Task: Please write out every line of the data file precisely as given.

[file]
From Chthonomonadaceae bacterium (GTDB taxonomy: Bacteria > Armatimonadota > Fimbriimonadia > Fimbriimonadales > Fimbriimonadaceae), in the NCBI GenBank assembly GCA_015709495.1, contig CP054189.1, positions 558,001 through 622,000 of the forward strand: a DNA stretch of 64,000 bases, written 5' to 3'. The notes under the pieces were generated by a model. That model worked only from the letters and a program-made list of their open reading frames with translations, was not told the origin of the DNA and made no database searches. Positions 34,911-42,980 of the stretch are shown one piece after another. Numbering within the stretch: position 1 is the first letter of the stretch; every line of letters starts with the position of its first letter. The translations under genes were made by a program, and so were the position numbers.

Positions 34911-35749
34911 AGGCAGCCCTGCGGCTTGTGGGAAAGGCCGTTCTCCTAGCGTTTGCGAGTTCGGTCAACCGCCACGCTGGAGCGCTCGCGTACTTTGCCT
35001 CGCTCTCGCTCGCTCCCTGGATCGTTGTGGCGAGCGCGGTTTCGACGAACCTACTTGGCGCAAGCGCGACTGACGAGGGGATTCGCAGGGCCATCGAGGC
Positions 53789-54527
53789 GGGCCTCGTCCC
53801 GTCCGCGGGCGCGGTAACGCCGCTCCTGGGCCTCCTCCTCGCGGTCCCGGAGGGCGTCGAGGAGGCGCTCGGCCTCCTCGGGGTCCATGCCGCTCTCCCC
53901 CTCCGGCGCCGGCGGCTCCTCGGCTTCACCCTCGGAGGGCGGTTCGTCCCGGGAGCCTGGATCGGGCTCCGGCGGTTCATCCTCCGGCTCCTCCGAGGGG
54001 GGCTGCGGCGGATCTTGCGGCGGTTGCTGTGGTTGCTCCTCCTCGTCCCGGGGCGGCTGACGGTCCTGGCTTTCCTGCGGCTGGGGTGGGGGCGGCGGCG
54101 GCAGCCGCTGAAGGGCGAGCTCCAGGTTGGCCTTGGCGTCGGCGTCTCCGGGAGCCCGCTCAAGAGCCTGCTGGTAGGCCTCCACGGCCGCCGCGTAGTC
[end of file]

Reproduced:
From Chthonomonadaceae bacterium (GTDB taxonomy: Bacteria > Armatimonadota > Fimbriimonadia > Fimbriimonadales > Fimbriimonadaceae), in the NCBI GenBank assembly GCA_015709495.1, contig CP054189.1, positions 558,001 through 622,000 of the forward strand: a DNA stretch of 64,000 bases, written 5' to 3'. The notes under the pieces were generated by a model. That model worked only from the letters and a program-made list of their open reading frames with translations, was not told the origin of the DNA and made no database searches. Positions 34,911-42,980 of the stretch are shown one piece after another. Numbering within the stretch: position 1 is the first letter of the stretch; every line of letters starts with the position of its first letter. The translations under genes were made by a program, and so were the position numbers.

Positions 34911-35749
34911 AGGCAGCCCTGCGGCTTGTGGGAAAGGCCGTTCTCCTAGCGTTTGCGAGTTCGGTCAACCGCCACGCTGGAGCGCTCGCGTACTTTGCCT
35001 CGCTCTCGCTCGCTCCCTGGATCGTTGTGGCGAGCGCGGTTTCGACGAACCTACTTGGCGCAAGCGCGACTGACGAGGGGATTCGCAGGGCCATCGAGGC
Positions 53789-54527
53789 GGGCCTCGTCCC
53801 GTCCGCGGGCGCGGTAACGCCGCTCCTGGGCCTCCTCCTCGCGGTCCCGGAGGGCGTCGAGGAGGCGCTCGGCCTCCTCGGGGTCCATGCCGCTCTCCCC
53901 CTCCGGCGCCGGCGGCTCCTCGGCTTCACCCTCGGAGGGCGGTTCGTCCCGGGAGCCTGGATCGGGCTCCGGCGGTTCATCCTCCGGCTCCTCCGAGGGG
54001 GGCTGCGGCGGATCTTGCGGCGGTTGCTGTGGTTGCTCCTCCTCGTCCCGGGGCGGCTGACGGTCCTGGCTTTCCTGCGGCTGGGGTGGGGGCGGCGGCG
54101 GCAGCCGCTGAAGGGCGAGCTCCAGGTTGGCCTTGGCGTCGGCGTCTCCGGGAGCCCGCTCAAGAGCCTGCTGGTAGGCCTCCACGGCCGCCGCGTAGTC